It was customary in traditional manuscripts for images to be significantly larger than the words on the pages.
The first letter of each page was typically much larger and more detailed than the rest of the page in most illuminated manuscripts. You have the option of starting with that letter first or leaving room to finish it later.
5. Copy an adventure or storey from the Middle Ages, or come up with something entirely new. Traditionally, illuminated manuscripts depicted fantastical events, such as adventure stories and heroic knights, in order to attract attention. If you want to stay within these themes, you can either copy an existing storey, such as King Arthur and the Round Table, or make up your own storey.
Make a practise copy of the text on a scrap piece of paper before transferring it to your manuscript.
6. In order to give your manuscript an old-fashioned appearance, write it in calligraphy. When illuminated manuscripts were first created in the Middle Ages, calligraphy, or decorative handwriting, became extremely popular. When you are writing your letters, try to keep your handwriting as neat as possible and to make them as fancy-looking as possible.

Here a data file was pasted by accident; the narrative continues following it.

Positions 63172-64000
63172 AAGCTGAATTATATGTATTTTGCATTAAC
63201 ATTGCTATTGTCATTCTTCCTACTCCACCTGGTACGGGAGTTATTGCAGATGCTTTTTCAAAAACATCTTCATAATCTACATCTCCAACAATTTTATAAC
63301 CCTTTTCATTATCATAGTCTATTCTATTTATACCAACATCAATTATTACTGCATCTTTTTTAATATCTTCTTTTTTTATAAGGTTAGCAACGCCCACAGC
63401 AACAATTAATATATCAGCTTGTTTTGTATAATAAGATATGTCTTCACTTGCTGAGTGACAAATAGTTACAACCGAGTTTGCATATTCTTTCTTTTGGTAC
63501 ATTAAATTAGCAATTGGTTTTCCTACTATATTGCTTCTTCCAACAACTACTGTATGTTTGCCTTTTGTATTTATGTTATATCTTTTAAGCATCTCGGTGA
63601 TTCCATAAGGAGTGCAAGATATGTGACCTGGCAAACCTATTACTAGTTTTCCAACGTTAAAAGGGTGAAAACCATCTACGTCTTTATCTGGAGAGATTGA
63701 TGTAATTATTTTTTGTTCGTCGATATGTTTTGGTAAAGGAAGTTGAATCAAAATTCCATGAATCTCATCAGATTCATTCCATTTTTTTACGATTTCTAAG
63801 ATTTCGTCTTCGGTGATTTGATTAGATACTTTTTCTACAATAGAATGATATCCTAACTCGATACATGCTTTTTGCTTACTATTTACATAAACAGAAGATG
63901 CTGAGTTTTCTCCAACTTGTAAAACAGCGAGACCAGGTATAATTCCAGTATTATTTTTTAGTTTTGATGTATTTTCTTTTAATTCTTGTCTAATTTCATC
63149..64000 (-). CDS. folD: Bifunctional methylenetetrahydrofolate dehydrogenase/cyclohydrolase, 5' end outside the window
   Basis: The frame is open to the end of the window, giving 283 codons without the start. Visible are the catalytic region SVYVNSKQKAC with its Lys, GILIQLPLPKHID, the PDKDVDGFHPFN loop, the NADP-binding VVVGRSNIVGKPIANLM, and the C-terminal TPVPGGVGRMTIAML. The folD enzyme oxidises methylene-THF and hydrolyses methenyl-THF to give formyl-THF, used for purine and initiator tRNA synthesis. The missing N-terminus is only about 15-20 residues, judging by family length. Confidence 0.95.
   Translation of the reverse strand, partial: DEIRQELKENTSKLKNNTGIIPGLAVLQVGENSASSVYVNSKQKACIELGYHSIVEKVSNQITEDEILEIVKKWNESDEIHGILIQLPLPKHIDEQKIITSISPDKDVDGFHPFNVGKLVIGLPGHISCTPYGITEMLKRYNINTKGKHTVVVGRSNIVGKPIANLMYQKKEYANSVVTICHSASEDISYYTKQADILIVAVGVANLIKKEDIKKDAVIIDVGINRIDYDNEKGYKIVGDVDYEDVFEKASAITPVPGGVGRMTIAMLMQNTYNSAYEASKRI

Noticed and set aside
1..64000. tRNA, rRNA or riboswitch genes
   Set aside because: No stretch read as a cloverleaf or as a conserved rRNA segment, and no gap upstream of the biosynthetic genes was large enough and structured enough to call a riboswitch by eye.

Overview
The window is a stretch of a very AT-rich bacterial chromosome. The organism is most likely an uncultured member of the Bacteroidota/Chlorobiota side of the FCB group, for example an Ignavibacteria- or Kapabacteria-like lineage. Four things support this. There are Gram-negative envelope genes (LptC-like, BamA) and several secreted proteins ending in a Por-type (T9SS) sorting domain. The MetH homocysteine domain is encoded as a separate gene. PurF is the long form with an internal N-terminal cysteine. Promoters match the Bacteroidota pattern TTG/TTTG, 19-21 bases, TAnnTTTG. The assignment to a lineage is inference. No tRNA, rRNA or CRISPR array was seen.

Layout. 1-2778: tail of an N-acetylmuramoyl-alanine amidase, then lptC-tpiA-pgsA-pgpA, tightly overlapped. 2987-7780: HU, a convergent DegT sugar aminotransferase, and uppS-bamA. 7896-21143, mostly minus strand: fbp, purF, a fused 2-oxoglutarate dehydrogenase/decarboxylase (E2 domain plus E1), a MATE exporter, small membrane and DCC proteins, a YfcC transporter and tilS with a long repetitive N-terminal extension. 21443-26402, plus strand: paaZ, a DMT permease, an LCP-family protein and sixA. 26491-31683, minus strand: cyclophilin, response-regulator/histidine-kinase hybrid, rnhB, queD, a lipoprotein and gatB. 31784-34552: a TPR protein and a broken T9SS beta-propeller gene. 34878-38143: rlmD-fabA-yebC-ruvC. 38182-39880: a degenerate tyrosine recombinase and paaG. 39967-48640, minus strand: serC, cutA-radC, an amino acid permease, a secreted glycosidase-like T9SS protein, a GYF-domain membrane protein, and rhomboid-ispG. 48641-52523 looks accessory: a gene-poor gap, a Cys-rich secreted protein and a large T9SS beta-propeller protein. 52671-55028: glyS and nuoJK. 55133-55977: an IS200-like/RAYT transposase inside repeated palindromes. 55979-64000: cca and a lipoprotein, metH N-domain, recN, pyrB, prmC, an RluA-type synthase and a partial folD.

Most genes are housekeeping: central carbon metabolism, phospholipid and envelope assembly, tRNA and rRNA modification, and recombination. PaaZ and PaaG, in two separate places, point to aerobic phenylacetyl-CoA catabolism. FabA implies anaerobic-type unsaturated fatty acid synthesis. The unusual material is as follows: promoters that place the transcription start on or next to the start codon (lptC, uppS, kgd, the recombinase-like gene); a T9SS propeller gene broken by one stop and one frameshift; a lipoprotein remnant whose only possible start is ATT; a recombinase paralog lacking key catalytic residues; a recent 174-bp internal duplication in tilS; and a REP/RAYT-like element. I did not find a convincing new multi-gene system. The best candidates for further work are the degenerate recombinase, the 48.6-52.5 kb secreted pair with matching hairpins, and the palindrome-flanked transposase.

If you are unable to write in calligraphy, that is also acceptable. Simply use your cleanest cursive handwriting to ensure that your letters are clean and sharp in appearance.
7. Allow approximately 15 minutes for the ink to dry. It takes a long time for black ink to dry, especially when working with parchment paper. Before continuing with your manuscript, spread the pages of text out on a flat surface and allow them to dry completely before moving forward.
In order to avoid smudging the ink as you write, keep your hand elevated above the paper when holding your quill.
Part 2 Adding Images and Designs
1. Using a quill and ink, you can create your own images and designs. Before you begin adding colour to your pages, use the same quill and black ink to outline the design you want to draw so you will know where to place the colour on the page when you begin adding colour. To add visual images to your manuscript, try drawing scenes from the storey you wrote out in calligraphy to illustrate your points. Allow approximately 10 minutes for the ink to dry before proceeding.
In the past, traditional illuminated manuscript designs were 2D images that depicted fanciful narratives.
Tigers, kings, and nature were all popular themes for classic manuscripts, but you can use any images that you want to create your own masterpiece.